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In this post, we summarize the important trends in SR&ED claim applications—with respect to processing times, number of claims, claimable expenditures, and tax credits—observed in the last two decades. We shed some light onto the evolution of the SR&ED claim process at the CRA and how the program got to where it is today.
Average Processing Time Attributable to CRA for Referred SR&ED Claims
Why was the processing time so high prior to 1998?
The period from 1995 – 1998 is sometimes referred to as “the dark years.” The 18-month rule was introduced in September, 1994; this stated that the claimant has only 18 months after the end of a fiscal year to claim SR&ED for a project completed in that period. Prior to this, claimants were given a window of approximately eight months to submit their older claims.
The CRA received a flood of applications during the transitional period; however, they did not have enough resources to handle the large volume of claims received in 1994. Additionally, some of the claims dated back to the 1980s; it was difficult to locate the people who had actually worked on the projects. This led to very high application processing times at the CRA.
The years leading up to 2000 saw a number of changes introduced to the SR&ED program.
1992 – The proxy method—to calculate overhead expenses and administrative costs directly attributable to SR&ED—was introduced.
1993 – The tax credit available to small corporations was extended to CCPCs with taxable income between $200,000 and $400,000.
1994 – The special 30% tax credit rate applicable in the Atlantic and Gaspé regions was eliminated. The exemptions applying to sole-purpose SR&ED performers were eliminated. A time limit was set for identifying SR&ED expenditures incurred in previous years.
1995 – Changes were made with respect to information technology expenditures, contract research and non-arm’s length transactions, third-party payments, and unpaid amounts.
2000 – Provincial “super-deductions” were to be excluded from the calculation of eligible expenditures for federal SR&ED tax purposes.
The frequent changes to federal SR&ED tax incentives—some of which directly affected the application processing at the CRA—increased the complexity of the taxation system and created an environment of fiscal uncertainty for businesses planning to invest in SR&ED. At the same time, these changes made it difficult and time consuming for CRA reviewers to thoroughly review the claims.
Why did the processing time decrease and stabilize after 2000?
To address the high processing times, volume of complaints, and deteriorating relationship between the CRA and claimants, a minister’s conference (called “Building Partnerships”) was held in Vancouver in June 1998. The SR&ED industry discussed the program with the government in an attempt to make the program work effectively. In late 1998, a 13–point action plan based on the recommendations heard at the conference was released, which accounts for the decrease in processing time after that year.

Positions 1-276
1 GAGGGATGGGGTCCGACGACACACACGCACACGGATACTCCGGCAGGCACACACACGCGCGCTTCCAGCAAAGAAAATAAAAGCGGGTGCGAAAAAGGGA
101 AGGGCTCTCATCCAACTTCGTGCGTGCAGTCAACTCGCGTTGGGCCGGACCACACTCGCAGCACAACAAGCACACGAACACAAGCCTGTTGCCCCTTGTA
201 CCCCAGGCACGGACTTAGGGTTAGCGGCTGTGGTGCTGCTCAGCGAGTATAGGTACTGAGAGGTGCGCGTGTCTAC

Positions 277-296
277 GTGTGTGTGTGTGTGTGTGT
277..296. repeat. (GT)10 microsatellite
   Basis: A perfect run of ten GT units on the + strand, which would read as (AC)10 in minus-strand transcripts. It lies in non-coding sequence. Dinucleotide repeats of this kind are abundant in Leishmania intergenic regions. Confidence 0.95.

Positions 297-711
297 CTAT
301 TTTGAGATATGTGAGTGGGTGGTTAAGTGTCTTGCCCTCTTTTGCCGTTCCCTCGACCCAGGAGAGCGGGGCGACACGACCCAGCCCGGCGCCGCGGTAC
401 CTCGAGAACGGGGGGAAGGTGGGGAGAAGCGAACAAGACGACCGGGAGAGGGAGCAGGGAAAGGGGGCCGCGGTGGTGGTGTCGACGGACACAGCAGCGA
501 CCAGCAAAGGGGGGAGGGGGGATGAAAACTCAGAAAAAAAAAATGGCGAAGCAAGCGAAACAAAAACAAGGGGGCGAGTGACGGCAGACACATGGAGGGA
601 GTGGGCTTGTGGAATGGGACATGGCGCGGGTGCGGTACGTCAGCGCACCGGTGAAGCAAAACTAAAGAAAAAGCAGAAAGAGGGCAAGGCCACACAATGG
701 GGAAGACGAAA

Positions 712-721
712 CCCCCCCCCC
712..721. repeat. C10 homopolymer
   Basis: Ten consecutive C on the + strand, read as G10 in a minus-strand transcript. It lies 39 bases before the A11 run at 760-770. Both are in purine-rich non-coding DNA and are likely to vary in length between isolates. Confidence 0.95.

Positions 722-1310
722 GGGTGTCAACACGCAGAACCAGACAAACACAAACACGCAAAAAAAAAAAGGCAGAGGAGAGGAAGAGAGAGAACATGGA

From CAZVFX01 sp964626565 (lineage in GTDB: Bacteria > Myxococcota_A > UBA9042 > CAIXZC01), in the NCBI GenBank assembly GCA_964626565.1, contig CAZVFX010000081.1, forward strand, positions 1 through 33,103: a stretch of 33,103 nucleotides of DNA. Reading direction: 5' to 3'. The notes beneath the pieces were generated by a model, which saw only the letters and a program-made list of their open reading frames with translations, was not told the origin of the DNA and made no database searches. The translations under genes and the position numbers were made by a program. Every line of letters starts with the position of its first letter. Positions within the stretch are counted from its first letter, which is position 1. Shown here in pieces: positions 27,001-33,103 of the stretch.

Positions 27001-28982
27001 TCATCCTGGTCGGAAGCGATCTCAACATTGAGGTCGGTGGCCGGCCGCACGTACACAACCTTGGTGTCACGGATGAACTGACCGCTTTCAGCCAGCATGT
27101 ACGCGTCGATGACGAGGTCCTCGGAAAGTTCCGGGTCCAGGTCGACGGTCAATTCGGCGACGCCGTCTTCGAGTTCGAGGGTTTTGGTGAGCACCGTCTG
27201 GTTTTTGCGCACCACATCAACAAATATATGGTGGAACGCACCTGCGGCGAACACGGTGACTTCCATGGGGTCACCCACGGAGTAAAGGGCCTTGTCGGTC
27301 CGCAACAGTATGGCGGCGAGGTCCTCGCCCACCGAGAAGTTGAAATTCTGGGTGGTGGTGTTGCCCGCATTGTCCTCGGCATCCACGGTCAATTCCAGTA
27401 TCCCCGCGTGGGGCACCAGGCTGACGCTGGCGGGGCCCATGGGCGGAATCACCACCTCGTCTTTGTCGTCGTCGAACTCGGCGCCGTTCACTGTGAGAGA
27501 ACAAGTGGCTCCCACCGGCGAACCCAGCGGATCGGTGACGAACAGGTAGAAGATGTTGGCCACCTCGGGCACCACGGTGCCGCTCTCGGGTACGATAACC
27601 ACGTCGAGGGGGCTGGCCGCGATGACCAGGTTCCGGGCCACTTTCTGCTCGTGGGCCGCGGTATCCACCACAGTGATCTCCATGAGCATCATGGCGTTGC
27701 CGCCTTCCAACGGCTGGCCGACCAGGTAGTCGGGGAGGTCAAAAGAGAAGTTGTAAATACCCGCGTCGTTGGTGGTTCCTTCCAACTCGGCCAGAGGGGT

Data Trends in Number of Claims for Refundable Original Claims
Sharp increase in number of claims from 1993–1994
As explained above, the introduction of the 18-month rule caused this sharp uptick in SR&ED claim submissions. Additionally, in 1993 the tax credit available to small corporations was extended to CCPCs with taxable income of between $200,000 and $400,000; this encouraged CCPCs that were not previously filing for SR&ED to claim SR&ED expenditures.
Decline in number of claims from 1994–2000
The frequent changes to federal SR&ED tax incentives in this period increased the complexity of the taxation system and created an environment of fiscal uncertainty for businesses planning to invest in SR&ED, which further discouraged them from filing claims.
Increase in number of claims after 2000
This period has focused on widening the reach and accessibility of the SR&ED tax system. The measures undertaken for this purpose were:
- Small business limit for a CCPC was increased to $400,000.
- Tax credit was extended to businesses with taxable income ranging from $300,000 to $500,000.
- Tax incentives were extended to SR&ED performed in Canada’s Exclusive Economic Zone.
- The $2 million annual SR&ED expenditure limit was reduced when taxable income for the previous taxation year is between $400,000 and $600,000.
- The carry-forward period of the tax credit was extended to 20 years.
All these measures encouraged new businesses to claim SR&ED.
Data Trends in SR&ED Expenditures and ITC for Refundable Original Claims
Why don’t the trends in ITCs and expenditures match exactly? Aren’t they directly proportional?
SR&ED expenditures incurred are accumulated in a pool of deductible SR&ED expenditures. Any contract payments or government/non-government assistance are deducted from this pool, thereby reducing qualified SR&ED expenditures. The tax credit is then calculated based on the total qualified SR&ED expenditures for investment tax credit purposes.